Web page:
เมื่อลัทธิคอมมิวนิสต์ล่มสลาย ประเทศไทยถึงได้พัฒนา ไปไกลๆกว่าประเทศเพื่อนบ้าน ความซับซ้อนการเมืองไทยยังคงมีอทธิพลต่อการดำเนินชีวิตของคนไทยอีกหลายล้านคน เนื่องจากปกครองของประเทศไทยนั้น มีการปกครองรัฐซ่อนเร้น มีการปกครองแบบประชาธิปไตยแอบแฝง ประชาธิปไตยอันมีกษัตริย์เป็นประมุข ศูนย์รวมอำนาจจะขึ้นตรงกับ กษัตริย์แต่เพียงผู้เดียว คนไทยอีกหลายคนคนที่ไม่อาจเข้าใจ ระบอบการปกครองอย่างแท้จริง

When the cult of communism collapsed, Thailand could develop faster than its neighboring countries. Confusion in Thai politics still influenced the progress of the lives of people for many many additional millions of people. This is because the administration of Thailand has a secret state administration. It has an administration like a pretend democracy: Thai democracy with a king as head of state. The center of power will peak with the king, just that one person. Still many, many of the Thai people may not understand the actual system of administration.

ตลอดเวลาที่ผ่านมาระบบกษัตริย์จะถูกสร้างภาพให้ยิ่งใหญ่และมีบทบาทและมีอิทธิพลต่อความเป็นอยู่ของประชาชนเป็นอย่างมาก สถานบันกษัตริย์ถูกยกย่องให้อยู่สูงสุดในทุกๆด้าน ถูกสร้างภาพให้เหมือนเช่นเทพเจ้า มีความศักดิ์สิทธิอย่างมากมาย กษัตริย์จะทำอะไรได้ทุกอย่างโดยไม่มีความผิดอันใดมากล่าวหาได้ กษัตริย์ย่อมทำสิ่งใดถูกเสมอ

Throughout the times past, the system of the monarchy created a great image and had a huge role and influence over the people’s existence. The institution of the monarchy was esteemed so that it was higher than every side or party. An image was created so [the king] was almost a god, having so much honor and privilege. The king can do anything, and there is no wrong for which a charge can be brought [against him]. The king is likely to do whatever [he wants] all the time.

 มีไม่กี่คนที่เริ่มเข้าใจว่าปัญหาที่แท้จริงของประเทศไทย รากลึกของปัญหาทั้งหมดมาจากไหน เหตุการนองเลือดช่วง ตุลาคม 2516 ไม่มีใครทราบความจริงได้ว่าแท้ที่จริงฆาตรกรตัวจริงที่ยู่เบื้องหลังการเข่นฆ่านักศึกษาหมู่ สร้างสถานการณ์ที่ชั่วร้ายต่างๆนานา สุดท้ายแล้วโยนปาบให้นักศึกษา เป็นผู้ก่อการจราจล กล่าวหาว่าเป็นคอมมิวนิสต์ ซ่องสุมอาวุธ ให้ความร่วมมือกับคอมมิวนิตส์ ชีวิตคนหนุ่มสาวอนาคตของชาติ ต้องมาจบสิ้นลงด้วยนำ้มือของผู้กระหายอำนาจ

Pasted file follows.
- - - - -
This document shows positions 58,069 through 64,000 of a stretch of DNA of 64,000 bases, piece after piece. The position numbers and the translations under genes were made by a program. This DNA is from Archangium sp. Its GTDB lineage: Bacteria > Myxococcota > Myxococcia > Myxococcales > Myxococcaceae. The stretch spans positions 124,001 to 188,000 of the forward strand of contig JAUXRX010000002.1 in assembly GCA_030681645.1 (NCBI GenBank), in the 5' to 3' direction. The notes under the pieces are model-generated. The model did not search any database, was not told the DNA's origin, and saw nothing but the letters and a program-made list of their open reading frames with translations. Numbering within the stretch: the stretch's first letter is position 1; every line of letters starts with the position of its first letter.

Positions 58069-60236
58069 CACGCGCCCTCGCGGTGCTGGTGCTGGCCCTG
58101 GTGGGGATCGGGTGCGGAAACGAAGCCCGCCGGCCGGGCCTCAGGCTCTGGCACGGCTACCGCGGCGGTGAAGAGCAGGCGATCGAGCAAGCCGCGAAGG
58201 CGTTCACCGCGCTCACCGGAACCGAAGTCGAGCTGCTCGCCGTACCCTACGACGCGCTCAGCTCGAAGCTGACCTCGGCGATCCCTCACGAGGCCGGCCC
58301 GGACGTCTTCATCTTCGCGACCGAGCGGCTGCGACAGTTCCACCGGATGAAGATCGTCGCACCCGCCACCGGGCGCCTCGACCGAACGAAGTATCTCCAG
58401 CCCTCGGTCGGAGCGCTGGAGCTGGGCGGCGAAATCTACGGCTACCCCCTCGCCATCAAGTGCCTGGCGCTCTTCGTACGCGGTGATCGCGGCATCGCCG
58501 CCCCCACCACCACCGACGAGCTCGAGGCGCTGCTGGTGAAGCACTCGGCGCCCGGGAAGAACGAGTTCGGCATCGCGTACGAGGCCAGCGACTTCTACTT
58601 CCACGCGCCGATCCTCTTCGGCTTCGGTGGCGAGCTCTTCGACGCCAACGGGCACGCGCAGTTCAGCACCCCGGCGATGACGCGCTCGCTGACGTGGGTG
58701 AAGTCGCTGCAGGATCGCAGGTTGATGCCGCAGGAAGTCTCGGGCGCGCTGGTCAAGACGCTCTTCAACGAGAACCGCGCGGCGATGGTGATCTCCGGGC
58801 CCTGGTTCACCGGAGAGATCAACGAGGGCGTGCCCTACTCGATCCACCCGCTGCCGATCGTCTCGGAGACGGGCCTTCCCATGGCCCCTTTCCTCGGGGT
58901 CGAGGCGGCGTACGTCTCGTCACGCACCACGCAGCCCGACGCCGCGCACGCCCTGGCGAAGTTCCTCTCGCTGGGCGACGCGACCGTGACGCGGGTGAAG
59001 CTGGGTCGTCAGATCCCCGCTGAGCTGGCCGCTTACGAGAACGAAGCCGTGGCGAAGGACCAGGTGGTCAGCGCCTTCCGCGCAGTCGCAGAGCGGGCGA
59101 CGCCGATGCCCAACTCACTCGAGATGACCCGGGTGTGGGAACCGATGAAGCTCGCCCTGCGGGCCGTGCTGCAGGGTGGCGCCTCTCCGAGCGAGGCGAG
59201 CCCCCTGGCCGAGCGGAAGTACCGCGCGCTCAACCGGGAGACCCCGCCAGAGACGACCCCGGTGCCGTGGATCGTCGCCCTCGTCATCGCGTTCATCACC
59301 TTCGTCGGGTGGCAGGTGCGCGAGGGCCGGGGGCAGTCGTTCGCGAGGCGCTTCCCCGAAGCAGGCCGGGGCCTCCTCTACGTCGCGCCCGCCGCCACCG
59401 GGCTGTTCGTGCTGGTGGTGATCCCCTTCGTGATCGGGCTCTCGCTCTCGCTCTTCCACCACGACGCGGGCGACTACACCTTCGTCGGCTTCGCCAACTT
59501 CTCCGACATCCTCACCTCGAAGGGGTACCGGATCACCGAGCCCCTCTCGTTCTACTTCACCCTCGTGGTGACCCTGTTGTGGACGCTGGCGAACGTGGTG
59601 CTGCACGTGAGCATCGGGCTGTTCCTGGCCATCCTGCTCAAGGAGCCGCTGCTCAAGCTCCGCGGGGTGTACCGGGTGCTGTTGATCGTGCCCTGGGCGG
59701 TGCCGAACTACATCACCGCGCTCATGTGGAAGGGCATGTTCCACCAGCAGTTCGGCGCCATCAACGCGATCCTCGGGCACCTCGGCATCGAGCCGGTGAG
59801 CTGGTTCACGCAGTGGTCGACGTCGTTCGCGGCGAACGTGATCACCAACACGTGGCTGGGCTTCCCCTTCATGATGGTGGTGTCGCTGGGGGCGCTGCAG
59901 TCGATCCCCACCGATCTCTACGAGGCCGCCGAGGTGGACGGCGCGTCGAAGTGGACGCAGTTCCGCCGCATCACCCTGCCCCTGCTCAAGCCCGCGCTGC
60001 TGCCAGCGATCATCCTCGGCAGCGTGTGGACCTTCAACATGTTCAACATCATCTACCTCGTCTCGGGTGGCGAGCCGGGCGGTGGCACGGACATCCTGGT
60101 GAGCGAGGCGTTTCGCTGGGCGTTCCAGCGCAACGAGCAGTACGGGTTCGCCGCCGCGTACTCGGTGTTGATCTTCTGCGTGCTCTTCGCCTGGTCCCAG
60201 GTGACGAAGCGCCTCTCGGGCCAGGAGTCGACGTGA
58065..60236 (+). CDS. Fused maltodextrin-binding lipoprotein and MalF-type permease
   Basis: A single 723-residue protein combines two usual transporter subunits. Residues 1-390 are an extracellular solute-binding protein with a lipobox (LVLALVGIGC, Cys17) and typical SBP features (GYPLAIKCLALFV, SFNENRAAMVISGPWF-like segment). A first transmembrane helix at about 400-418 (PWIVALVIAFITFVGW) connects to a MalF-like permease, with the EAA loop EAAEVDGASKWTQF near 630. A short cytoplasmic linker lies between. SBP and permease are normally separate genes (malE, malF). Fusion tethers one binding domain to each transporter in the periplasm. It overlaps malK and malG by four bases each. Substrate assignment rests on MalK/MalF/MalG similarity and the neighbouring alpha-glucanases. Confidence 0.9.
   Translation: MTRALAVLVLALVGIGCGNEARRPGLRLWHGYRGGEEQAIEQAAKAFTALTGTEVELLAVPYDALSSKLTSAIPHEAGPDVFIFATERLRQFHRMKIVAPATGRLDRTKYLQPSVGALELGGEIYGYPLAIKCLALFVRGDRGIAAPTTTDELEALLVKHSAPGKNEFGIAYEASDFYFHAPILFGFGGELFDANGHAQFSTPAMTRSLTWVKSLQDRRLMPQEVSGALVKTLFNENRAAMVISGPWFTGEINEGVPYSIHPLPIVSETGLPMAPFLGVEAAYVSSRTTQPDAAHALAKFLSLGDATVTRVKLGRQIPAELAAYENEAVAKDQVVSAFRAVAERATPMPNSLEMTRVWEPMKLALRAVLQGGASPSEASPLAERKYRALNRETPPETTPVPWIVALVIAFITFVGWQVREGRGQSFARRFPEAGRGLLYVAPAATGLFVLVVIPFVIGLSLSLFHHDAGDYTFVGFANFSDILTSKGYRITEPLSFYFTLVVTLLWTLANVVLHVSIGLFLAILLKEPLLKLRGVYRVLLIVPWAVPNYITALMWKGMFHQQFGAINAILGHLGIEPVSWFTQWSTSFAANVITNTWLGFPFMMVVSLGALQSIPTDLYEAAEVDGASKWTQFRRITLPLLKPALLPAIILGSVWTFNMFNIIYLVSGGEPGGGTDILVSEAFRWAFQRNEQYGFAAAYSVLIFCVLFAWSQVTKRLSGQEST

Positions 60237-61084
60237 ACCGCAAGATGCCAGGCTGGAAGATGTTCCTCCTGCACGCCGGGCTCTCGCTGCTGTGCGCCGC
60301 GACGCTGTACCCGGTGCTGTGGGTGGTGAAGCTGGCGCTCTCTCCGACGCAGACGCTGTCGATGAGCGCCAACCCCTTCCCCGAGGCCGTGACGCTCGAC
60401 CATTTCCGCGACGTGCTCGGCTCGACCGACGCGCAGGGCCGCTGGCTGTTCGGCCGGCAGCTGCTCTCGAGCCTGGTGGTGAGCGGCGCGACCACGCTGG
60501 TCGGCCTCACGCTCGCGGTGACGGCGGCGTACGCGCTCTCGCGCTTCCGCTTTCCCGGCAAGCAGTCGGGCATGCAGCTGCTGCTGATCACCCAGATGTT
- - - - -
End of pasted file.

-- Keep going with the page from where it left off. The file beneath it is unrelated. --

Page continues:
There aren’t that many people who begin to understand where the deep roots of Thailand’s real problem totally comes from. In the bloody events of October 1973 nobody could understood the truth of the real killer behind the massacre of the crowd of students, causing all kinds of evil difficulty, in the end creating the image that the students are stirring up rebellion, accusing them of being communists and secretly assembling weapons in order to join with the communists. The life of the youth, the future of the nation, must come to an end at the hands of the people who thirst for power.

รัฐประหารไม่ใช่ทางออกของปัญหาที่ประเทศไทยต้องเผชิญ รัฐประหารคือความชั่วร้ายที่มีกษัตริย์ไทยอยู่เบื้องหลังทุกๆครั้งและเซ็นต์รับรองจากการเป็นกบฏให้เป็นเรื่องชอบธรรม กษัตริย์ภูมิพลสั่งให้ทำรัฐประหาร เพื่อป้องกันการกระจายอำนาจสู่ประชาชน และคุมอำนาจเองทั้งหมด

Coups are not the way out of the problems that the country must face. Coups are an evil which the king is behind every time, and he signs the law that makes it into something legitimate. King Bhumipol ordered the coups in order to prevent decentralizing power to the people and to control all the power himself.

รัฐประหารครั้งล่าสุด เป็นครั้งที่ตำ่ช้ามากที่สุดในประวัติศาสตร์ เป็นที่ล่วงละเมิดสิทธิมนุษย์อย่างร้ายแรง ประชาชนที่ออกมาต่อต้านไม่สามารถทำอะไรได้ ไม่ว่าจะกินแซนวิช อ่านหนังสือ ชุมชนมากกว่า 5 คน ไม่สามารถแสดงความคิดเห็นใดๆในสังคมได้ ไม่ว่าจะทำความคิดเห็นใน โซเชียลต่างๆ การบังคับใช้ กฏหมาย 112 มาตรา 44 ซึ่งทั้งมาตราล้วน ข้อห้ามป่าเถื่อนไร้มนุษยธรรมสิ้นดี มีผู้บริสุทธิ์จำนวนมากที่ตกเป็นเหยื่อต้องโดนจับเข้าคุกโดยไม่มีความผิดใดๆ

The last coup was the most evil in history. It preceded a serious violation of human rights. The people who came out to oppose [the coup] where unable to do anything, whether eat a sandwich, read a book, or gather in groups larger than 5. They weren’t able to express any opinions at all in any sort of social situation, not even to make a comment on the different social media. They are suppressed using Article 112 (of the Thai Criminal Code), Article 44 (of the Interim Constitution), all of which were barbarous prohibitions totally lacking in humanity. There were a great number of innocent people that fell victim to it, were caught, and imprisoned without being guilty of anything.

Monday, February 26, 2018

An Appeal for International Support (for Thai Democracy) from Jaran Ditapichai

Facebook post by Jaran Ditapichai, Former National Human Rights Commissioner, Thailand
Coordinator, Thai Overseas for Democracy

Thai democracy on hold again.

For Thai observers, predictably as its general election is being delayed again until 2019. Since overthrowing the elected government in 2014, Thailand’s military junta and General-come-Prime Minister Prayuth Chan-ocha have repeatedly used a familiar mix of false promises and outright lies to suppress the Thai people’s right to a vote. The National Legislative Assembly, Thailand’s rubber-stamped parliamentary body appointed by the junta, voted on January 25th to postpone the election by another 90 days after its promulgation in the official gazette. This would mean a vote in late February 2019, but observers think it also can be postponed. Elections were first promised in 2015, only to be delayed as the junta rewrote the nation’s constitution, increasing the military’s tight grip on Thailand’s political institutions. Most recently, General Prayuth Chan-ocha said a poll would be held in November 2018. The Puea Thai Party, whose government the military ousted in 2014, alleges the amendment is a tactic by the junta to tighten its grip on power. In tactical terms, the benefit to delaying the election is simple - it gives the junta more time figure out how to preserve power beyond 2019.